FIG. 4 is a timing chart for the operation of the embodiment shown in FIG. 3B. Referring to FIG. 4, the operation of the embodiment shown in FIG. 3B will be described hereinafter.

First of all, in an initial state, the potential of the node A is retained at (Vcc -Vth) since the N channel MOSFET 2 is on. In addition, the input signal φX is at the "H" level so that the output signal φX is at the "L" level. As the input signal φX then goes to the "L" level, the P channel MOSFET 3 is turned on and the N channel MOSFET 4 is turned off. Consequently, charging of the output signal line 6 into wiring capacitance 8 is performed, so that the potential of the node A is slightly lowered; however, when charging into the wiring capacitance 8 ends, the potential of the node A is again returned to (Vcc -Vth) because at this time the N channel MOSFET 2 is always on and the node A is kept charged. When the potential of the node A is returned to (Vcc -Vth), the potential of the output signal φX is (Vcc -Vth). At the next stage, a delay signal of the output signal φX is applied to the boosting capacitor 10 by the delay circuit 90 comprising an even number (four in FIG. 3B) of inverters 9a-d. As a result, the potential of the node A rises to (Vcc -Vth +α) due to capacitive coupling of the boosting capacitor 10, so that the potential of the output signal φX is also (Vcc -Vth +α). When the potential of the node A rises above (V.sub. cc -Vth) at this time, the N channel MOSFET 2 is turned off to prevent a charge from flowing back to the power supply 1 from the node A.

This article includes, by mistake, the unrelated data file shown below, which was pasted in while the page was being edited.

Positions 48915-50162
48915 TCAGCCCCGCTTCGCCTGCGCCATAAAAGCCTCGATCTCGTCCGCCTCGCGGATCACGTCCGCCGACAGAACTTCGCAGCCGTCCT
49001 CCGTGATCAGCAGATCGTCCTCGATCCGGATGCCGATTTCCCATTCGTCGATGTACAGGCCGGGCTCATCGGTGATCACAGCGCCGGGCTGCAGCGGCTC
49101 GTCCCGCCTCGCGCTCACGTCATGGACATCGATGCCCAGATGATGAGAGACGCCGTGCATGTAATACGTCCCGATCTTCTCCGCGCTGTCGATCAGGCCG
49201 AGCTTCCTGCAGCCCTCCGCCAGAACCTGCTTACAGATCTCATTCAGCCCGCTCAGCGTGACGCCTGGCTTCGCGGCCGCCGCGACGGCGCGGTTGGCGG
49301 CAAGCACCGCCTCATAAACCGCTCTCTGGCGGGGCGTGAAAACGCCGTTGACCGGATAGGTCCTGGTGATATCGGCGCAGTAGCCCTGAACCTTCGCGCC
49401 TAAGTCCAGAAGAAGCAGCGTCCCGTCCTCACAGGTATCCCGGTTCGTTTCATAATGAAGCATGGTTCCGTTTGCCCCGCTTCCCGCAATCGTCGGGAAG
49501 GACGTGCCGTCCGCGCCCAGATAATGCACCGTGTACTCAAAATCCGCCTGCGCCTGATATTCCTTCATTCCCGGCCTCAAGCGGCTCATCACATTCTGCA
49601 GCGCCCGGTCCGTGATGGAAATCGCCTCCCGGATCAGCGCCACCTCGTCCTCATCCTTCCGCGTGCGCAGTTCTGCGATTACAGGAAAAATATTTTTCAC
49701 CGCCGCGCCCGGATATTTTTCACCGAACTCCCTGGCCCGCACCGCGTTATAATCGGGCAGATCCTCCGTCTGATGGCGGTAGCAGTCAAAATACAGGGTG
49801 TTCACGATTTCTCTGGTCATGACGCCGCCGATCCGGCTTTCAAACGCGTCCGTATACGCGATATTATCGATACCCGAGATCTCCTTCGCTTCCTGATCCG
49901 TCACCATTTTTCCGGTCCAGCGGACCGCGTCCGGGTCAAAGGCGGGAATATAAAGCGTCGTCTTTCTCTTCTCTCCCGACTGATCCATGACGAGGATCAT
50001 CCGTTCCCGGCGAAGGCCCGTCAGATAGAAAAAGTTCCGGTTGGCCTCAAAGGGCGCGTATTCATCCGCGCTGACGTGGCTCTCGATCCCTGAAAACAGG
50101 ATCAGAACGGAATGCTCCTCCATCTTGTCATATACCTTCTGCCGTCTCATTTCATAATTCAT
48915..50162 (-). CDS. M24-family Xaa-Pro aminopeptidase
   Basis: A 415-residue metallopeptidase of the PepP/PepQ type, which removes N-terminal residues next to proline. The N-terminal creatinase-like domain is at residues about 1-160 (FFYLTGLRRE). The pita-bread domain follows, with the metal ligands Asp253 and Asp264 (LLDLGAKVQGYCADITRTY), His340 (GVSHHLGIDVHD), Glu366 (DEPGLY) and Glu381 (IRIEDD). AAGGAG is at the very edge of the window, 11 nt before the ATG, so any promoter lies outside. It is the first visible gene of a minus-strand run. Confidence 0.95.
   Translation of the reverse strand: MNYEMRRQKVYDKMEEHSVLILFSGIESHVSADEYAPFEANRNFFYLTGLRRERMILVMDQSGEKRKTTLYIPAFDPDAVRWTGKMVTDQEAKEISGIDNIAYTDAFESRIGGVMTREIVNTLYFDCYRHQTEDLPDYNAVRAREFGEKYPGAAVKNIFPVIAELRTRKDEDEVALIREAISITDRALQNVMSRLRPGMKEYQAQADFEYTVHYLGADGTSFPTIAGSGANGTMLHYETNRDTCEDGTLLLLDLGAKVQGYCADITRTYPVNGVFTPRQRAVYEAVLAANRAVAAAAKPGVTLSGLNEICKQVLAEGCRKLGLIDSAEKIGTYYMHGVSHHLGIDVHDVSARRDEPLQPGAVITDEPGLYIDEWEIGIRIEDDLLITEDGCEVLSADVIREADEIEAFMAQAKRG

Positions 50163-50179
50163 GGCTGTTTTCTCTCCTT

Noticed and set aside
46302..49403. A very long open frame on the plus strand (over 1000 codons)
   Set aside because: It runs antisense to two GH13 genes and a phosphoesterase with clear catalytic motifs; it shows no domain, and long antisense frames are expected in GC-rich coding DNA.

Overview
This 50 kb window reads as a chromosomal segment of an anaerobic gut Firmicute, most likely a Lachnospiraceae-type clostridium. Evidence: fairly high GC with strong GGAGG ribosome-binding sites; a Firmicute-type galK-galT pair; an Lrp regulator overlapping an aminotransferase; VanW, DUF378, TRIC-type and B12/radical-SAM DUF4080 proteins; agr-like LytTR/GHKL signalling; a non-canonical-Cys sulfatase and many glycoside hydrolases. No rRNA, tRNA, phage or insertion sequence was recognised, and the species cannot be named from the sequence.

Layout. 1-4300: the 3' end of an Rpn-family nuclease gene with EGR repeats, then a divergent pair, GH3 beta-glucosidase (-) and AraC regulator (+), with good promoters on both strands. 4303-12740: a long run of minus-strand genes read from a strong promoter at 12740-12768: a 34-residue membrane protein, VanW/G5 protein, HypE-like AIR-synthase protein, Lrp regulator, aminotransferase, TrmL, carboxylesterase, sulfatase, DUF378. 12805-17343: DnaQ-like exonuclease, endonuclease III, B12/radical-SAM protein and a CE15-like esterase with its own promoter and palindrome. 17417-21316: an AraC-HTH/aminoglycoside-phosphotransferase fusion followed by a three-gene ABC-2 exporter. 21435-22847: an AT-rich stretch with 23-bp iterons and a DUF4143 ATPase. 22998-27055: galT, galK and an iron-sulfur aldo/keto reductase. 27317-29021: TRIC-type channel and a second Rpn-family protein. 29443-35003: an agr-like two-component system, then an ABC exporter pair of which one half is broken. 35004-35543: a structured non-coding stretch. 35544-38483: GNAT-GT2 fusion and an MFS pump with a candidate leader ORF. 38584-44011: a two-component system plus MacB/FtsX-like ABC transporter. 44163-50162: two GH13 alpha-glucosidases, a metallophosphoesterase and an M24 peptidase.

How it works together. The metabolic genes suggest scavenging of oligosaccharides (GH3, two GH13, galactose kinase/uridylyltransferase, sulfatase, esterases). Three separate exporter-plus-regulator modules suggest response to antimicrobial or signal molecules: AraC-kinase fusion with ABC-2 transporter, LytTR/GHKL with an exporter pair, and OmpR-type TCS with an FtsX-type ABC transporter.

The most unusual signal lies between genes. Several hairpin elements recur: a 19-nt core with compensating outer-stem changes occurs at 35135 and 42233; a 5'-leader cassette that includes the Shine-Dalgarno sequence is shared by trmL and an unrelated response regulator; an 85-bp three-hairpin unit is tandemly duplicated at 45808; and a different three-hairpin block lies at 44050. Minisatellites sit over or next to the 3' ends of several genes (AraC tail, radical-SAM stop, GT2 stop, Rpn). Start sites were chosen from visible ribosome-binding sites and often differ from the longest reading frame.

Now, comparing the embodiment of FIG. 3B with the conventional voltage boosting circuit of FIG. 1C, a potential difference ΔV of the output signal φX between the embodiment and the conventional voltage boosting circuit is as follows according to the described expression (1). ##EQU2##